It is one thing to grow up without a loving mother or father in one’s life. Sadly, many children today struggle through life without ever knowing the love of a parent, often with tragic results. According to research, fatherless boys face an extra challenge in life. Young men who grow up in homes without fathers are twice as likely to end up in jail as those who come from traditional two-parent families. Boys whose fathers were absent from the household had double the odds of being incarcerated. Children from fatherless homes represent well over half of youth suicides, youth with behavioral disorders, high-school dropouts and juvenile detainees. This is cause for concern when one considers the inordinate percentage of poor homes where children are growing up without a father figure. Who is there to call them “beloved,” and tell them that someone is pleased with them?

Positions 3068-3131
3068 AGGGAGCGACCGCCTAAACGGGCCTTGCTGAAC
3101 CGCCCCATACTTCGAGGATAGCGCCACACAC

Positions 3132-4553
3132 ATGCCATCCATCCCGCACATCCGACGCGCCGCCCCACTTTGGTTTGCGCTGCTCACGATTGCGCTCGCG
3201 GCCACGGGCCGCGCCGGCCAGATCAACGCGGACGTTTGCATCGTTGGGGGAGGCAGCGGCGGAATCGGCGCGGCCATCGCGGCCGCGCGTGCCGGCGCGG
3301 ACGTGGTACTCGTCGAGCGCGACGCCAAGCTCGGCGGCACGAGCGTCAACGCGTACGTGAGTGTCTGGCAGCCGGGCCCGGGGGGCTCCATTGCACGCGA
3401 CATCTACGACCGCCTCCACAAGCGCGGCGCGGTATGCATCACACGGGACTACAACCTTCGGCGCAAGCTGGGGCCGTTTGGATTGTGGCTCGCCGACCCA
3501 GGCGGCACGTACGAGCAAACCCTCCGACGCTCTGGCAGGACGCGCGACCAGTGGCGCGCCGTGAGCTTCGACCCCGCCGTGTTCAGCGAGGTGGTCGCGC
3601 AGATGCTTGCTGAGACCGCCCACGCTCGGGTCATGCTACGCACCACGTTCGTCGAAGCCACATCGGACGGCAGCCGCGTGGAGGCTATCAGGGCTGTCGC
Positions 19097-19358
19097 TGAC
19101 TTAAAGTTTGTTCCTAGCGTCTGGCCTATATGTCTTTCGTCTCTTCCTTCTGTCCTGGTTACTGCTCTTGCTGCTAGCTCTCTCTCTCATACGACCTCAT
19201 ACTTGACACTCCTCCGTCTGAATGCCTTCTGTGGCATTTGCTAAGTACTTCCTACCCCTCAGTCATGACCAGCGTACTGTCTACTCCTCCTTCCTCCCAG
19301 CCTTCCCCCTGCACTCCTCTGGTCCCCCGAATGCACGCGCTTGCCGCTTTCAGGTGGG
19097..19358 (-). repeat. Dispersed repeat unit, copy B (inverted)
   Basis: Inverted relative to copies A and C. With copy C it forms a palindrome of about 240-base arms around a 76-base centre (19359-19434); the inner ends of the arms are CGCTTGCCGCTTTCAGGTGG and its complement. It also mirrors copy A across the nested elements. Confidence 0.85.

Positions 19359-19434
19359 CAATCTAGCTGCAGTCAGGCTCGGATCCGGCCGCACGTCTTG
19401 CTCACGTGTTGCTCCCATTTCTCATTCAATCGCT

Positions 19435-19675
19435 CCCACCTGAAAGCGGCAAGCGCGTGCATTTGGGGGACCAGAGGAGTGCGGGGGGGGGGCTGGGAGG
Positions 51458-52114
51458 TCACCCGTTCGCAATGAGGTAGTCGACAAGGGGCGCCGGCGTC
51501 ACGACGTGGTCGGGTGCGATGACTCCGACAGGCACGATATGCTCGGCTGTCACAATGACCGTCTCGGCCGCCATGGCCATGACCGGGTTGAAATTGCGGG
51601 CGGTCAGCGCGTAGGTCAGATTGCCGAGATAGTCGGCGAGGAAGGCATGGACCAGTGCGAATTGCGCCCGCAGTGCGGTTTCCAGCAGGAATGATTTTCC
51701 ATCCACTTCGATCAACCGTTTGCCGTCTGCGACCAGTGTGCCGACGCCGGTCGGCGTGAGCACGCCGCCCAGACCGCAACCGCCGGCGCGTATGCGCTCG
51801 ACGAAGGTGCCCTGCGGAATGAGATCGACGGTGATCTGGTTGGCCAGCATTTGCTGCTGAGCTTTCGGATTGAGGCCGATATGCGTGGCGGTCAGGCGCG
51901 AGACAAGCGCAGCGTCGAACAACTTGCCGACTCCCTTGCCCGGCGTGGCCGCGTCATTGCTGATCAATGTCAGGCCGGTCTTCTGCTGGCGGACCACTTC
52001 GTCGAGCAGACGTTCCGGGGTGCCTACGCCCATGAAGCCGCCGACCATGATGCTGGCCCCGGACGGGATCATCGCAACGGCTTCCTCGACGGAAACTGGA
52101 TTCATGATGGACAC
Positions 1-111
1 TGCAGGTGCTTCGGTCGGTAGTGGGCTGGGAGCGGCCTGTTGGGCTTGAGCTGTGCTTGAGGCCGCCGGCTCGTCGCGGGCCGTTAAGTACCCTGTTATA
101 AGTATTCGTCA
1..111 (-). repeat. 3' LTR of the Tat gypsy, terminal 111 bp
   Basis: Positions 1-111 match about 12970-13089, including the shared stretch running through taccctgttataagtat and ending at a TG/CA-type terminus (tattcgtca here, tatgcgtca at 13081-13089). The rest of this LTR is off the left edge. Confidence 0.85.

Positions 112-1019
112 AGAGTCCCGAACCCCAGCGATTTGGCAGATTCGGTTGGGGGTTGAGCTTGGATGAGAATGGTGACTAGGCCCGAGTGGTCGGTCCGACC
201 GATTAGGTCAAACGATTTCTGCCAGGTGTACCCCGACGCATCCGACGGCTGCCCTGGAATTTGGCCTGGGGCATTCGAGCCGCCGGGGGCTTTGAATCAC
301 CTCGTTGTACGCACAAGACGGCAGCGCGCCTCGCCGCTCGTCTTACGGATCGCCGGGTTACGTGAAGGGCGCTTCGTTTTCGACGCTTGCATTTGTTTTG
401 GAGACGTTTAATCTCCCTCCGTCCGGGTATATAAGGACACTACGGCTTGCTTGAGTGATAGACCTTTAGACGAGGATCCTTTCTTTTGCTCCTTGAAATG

Just because a child grows up in a fatherless home doesn’t mean he or she is doomed to a life of despair or failure. Far from it; it is safe to say that most children raised in loving single-parent homes headed by a mother or mother figure grow up to lead successful and productive lives. Never underestimate the importance of a mother’s love. And many uncles, brothers, family friends, teachers and mentors act as father figures in children’s lives in the absence of their biological fathers.

The church’s calling is to help support single-parent families – and all families for that matter – and ensure they don’t have to raise these young people alone. Parental love isn’t dependent upon biology, but comes from the love that God has freely bestowed upon us. But where are the father figures? Where are the big brothers, uncles, teachers and neighbors, the men who can take a stand in a child’s life and be a dad who can help raise the child? Who is around to say, “You are my beloved son; with you I am well pleased”?